What it is: In places where the Caribbean, and especially Jamaican, population is high, jerk is omnipresent. The term can refer to a number of things -- serving as an adjective, a noun, and a verb -- but it can trace its roots back to 17th century Jamaica. According to the Jamaica Observer, The Taíno, a formerly indigenous people on the island, created a meat seasoning and preservation method called charqui (which roughly translates to “jirk” in English), which was eventually adopted by escaped African slaves who joined them following the British invasion in 1655. The former slaves, who helped create Jamaica’s Maroon population, would poke holes in their meat (a.k.a. “jerking”) to allow more flavors to seap in while they cooked the meat underground, similar to Spanish and Mexican barbacoa. The Maroons used a variety of things available to them to season their jerk meat, but spicy Scotch bonnet peppers and pimento eventually formed the seasoning’s foundation. Jerk marinade can either be dry or wet and tastes incredible on a variety of proteins.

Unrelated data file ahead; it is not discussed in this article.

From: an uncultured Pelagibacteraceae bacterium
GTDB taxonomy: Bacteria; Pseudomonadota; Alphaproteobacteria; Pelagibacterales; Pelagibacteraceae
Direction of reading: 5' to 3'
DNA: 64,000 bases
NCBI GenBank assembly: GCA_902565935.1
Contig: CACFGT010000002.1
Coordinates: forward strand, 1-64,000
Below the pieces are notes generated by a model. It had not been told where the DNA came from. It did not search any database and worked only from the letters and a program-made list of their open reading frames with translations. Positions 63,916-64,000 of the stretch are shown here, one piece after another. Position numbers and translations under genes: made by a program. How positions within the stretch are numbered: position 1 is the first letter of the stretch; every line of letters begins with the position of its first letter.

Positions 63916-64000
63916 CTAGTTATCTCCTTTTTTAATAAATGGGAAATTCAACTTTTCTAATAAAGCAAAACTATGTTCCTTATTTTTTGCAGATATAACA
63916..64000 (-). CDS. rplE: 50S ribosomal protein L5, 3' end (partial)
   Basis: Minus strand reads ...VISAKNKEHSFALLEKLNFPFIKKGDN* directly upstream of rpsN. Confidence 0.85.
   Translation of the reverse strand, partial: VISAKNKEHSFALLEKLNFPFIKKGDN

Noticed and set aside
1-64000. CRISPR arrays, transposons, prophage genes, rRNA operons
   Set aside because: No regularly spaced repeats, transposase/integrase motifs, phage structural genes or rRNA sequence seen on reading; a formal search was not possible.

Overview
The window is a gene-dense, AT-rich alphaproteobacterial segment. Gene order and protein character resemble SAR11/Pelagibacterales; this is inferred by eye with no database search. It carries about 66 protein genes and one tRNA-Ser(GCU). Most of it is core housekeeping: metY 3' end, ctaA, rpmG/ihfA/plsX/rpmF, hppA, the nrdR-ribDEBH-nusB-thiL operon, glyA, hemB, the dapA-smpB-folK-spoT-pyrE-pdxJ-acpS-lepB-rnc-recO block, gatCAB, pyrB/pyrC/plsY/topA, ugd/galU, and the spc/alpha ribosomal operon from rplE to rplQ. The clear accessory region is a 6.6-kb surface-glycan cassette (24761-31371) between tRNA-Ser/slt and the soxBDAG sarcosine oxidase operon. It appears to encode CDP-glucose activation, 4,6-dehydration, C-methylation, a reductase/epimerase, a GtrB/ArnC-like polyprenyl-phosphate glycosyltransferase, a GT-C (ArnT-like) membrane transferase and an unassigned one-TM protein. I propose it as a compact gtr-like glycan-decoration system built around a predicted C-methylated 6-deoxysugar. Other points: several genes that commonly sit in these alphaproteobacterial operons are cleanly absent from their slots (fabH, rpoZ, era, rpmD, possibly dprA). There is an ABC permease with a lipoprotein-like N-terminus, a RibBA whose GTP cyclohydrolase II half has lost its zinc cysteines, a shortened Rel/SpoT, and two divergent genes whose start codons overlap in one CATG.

A solid pre-bottled version: Walkerswood Traditional Jamaican Jerk Seasoning